Liberal MPs are split on whether the Australian government should again cancel Novak Djokovic’s visa after the world No 1’s win in court on Monday.
Despite the government agreeing to release Djokovic from detention and quash the original decision to cancel his visa, the immigration minister, Alex Hawke, is yet to decide whether to use a separate power to deport the tennis star.
A decision is expected as early as Tuesday but the government faces internal division over whether to enforce Australia’s hardline border policies against Djokovic.
Liberal MPs from Hawke’s home state of New South Wales – including John Alexander and Dave Sharma – have argued that Djokovic should now be allowed to stay.
But Julian Simmonds, the chair of parliament’s law enforcement committee, said the court loss on procedural grounds should not change the substantive decision to deport him.
The division underscores the difficulty of the momentous political decision before Hawke: let Djokovic stay and play for a record 21st grand slam singles title; or deport him, which could trigger a three-year ban from re-entering Australia.
Alexander, a retiring MP and former professional tennis player, told ABC Radio on Tuesday it would be a mistake to recancel the visa after the “very strong decision” from the judge, Anthony Kelly of the federal circuit court.
“There seems no reason to do so, the judge has been clear in his finding … saying what more could this man have done to meet the criteria,” Alexander said. “I see it as something that should not become a political problem.”
Alexander argued that Djokovic had “filled out all of the forms to meet the conditions of exemption in that he had tested positive to Covid-19 in December, one of the criteria, he met it and therefore the judges ruled in his favour”.
In court, the government argued that having Covid by itself did not justify an exemption, because Djokovic had recovered.
Alexander played down suggestions that cancelling Djokovic’s visa could lead to Australia losing the grand slam tournament but said it would “diminish” the case to retain it.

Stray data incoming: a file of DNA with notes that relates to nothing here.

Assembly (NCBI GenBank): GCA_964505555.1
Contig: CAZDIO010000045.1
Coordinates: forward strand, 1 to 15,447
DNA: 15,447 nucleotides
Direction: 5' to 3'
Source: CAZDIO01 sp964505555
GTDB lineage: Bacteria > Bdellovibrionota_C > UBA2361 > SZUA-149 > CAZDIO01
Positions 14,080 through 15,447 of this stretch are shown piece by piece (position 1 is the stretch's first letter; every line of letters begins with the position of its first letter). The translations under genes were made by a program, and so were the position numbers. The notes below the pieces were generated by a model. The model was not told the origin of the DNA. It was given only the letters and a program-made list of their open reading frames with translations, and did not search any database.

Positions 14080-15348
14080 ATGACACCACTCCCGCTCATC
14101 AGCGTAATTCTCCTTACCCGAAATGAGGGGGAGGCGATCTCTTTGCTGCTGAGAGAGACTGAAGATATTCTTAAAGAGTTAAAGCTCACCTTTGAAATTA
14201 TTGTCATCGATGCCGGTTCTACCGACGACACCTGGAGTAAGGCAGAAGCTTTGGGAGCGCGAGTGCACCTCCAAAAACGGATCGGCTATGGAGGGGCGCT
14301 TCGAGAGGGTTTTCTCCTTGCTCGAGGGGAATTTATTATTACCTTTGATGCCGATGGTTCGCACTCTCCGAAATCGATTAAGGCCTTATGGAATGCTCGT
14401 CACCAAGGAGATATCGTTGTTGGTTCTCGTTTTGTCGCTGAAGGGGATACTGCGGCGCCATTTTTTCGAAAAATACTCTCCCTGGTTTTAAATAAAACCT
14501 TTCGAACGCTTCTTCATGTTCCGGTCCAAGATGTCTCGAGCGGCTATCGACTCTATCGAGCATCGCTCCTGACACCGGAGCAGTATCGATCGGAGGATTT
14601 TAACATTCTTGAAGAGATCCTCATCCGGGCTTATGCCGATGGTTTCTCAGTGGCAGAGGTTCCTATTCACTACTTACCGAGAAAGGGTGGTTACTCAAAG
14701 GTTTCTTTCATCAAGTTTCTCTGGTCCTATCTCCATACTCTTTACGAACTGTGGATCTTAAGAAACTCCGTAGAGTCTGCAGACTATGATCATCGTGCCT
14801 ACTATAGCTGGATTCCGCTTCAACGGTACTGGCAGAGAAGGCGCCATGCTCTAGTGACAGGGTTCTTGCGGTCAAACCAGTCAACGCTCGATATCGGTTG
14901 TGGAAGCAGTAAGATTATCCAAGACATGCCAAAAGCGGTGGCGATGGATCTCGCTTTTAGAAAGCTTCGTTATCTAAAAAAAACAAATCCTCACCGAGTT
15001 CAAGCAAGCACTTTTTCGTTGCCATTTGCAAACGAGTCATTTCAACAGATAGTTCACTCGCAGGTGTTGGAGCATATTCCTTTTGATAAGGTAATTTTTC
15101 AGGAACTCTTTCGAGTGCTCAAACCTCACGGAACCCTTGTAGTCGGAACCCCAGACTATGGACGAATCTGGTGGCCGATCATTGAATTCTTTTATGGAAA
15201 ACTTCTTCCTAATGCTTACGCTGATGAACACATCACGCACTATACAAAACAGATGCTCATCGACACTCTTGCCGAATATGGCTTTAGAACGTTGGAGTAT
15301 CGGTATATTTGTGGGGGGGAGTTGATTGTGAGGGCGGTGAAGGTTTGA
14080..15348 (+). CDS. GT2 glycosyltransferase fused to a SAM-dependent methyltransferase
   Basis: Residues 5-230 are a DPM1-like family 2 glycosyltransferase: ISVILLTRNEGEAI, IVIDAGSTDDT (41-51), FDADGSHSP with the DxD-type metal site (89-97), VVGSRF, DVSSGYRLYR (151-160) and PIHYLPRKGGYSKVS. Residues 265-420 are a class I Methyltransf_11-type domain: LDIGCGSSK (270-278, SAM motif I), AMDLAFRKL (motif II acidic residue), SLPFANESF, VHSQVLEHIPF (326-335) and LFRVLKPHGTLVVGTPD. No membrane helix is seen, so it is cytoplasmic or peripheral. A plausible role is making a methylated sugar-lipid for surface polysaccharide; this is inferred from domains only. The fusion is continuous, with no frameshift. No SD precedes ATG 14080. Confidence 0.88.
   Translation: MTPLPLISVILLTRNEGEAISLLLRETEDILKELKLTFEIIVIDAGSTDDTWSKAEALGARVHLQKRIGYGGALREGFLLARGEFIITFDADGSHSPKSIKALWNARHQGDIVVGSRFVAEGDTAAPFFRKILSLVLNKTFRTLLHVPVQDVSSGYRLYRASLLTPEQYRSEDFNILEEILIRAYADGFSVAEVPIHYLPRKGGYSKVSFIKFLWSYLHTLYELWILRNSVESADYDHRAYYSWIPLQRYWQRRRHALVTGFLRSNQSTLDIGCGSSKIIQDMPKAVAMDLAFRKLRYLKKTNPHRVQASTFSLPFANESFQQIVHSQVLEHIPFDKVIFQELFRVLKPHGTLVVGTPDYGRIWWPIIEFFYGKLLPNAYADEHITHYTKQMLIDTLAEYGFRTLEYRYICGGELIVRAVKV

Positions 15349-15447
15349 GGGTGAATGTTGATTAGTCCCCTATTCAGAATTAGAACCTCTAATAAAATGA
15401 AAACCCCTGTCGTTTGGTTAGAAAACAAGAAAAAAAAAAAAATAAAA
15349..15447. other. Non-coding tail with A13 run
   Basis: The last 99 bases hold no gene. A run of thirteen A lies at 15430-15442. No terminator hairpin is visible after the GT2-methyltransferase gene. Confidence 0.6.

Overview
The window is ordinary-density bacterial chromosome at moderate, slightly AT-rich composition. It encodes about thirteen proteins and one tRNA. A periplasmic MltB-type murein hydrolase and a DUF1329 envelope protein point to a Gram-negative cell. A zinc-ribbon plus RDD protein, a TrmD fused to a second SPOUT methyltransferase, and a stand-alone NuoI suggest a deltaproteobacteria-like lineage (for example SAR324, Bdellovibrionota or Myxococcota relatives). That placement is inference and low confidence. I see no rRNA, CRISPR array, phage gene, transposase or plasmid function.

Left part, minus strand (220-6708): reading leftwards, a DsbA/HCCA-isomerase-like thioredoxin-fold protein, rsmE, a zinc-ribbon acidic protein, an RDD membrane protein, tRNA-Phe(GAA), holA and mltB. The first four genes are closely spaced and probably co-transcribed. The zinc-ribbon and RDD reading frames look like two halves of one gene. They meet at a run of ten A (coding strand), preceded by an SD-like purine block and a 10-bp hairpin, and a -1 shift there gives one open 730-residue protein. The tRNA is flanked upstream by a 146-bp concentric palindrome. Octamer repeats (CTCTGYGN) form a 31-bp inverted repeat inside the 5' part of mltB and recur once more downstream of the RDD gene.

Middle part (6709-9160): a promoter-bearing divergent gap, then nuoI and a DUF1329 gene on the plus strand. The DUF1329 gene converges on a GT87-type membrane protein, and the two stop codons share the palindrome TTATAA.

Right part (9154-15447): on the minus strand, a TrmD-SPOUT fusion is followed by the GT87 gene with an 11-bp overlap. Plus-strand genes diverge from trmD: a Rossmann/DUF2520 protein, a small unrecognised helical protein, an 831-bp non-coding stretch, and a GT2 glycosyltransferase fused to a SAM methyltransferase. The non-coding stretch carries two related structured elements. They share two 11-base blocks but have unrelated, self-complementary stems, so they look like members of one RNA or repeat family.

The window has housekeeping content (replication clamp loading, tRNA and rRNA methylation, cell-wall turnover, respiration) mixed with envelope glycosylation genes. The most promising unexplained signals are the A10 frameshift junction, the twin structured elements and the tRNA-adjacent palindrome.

“If the Australian Open is making conditions that people seem to meet but then are not allowed to come … that would not help our status.”
Sharma told Guardian Australia that “whatever mistakes had been made” it was clear Djokovic was “not trying to subvert our immigration system”.
“For whatever reason, he was allowed to board a flight with the [vaccination exemption] paperwork as he had it,” Sharma said. “He’s made a good faith attempt to comply with [the rules], he’s here now – it would be a shame if he wasn’t able to play.
“Given the saga that’s already gone here it would be better to let him play. He’s the defending Australian Open champion, the tournament would be less without his presence.”
Simmonds told the BBC Djokovic had won on a “process issue” about being denied the time he had been promised to respond to an intention to cancel his visa. But there was “no indication” in court the tennis star had further information that the government was unaware of when it made the decision, he said.
“If the information is still the same, regardless of process issues, I suspect the answer should still be the same.”
Simmonds said the government was “trying to ensure one rule for all – whether you’re a celebrity or anyone else”.
Given even unvaccinated Australian citizens must go through quarantine, Simmonds said – “The idea an unvaccinated celebrity could come without quarantine rubs people the wrong way.”
He added: “Certainly I would favour the visa being cancelled as a member of parliament, to ensure one rule for everyone, and there isn’t hypocrisy [about the way rules are applied], whether you’re a famous celebrity or sports person.”
Simmonds suggested the rule that ministerial revocation results in a three-year exclusion might not apply but was “something to consider”. The government did not intend to punish Djokovic, he said.
Labor’s home affairs spokesperson, Kristina Keneally, described the situation as an “incredible mess”.
Keneally told Sunrise on Tuesday morning the government “[has] a lot of explaining to do because what we have seen from this is Australians now know they cannot trust the Morrison government to enforce the rules at the border and they have done incredible damage”.
Keneally raised the stakes for the government, arguing that failing to cancel Djokovic’s visa “does incredible damage to our tough border laws”.
“The Morrison government looks like a pack of idiots that could not organise a meat raffle in a local RSL,” she said. “These are extraordinary circumstances. The Morrison government issued Novak Djokovic a visa on 18 November.
“The Australian Open is not a secret event. The fact Novak Djokovic … wanted to come to Australia and play was not a state secret and yet Mr [Scott] Morrison, as he has done at every stage in this pandemic, failed to plan, failed to act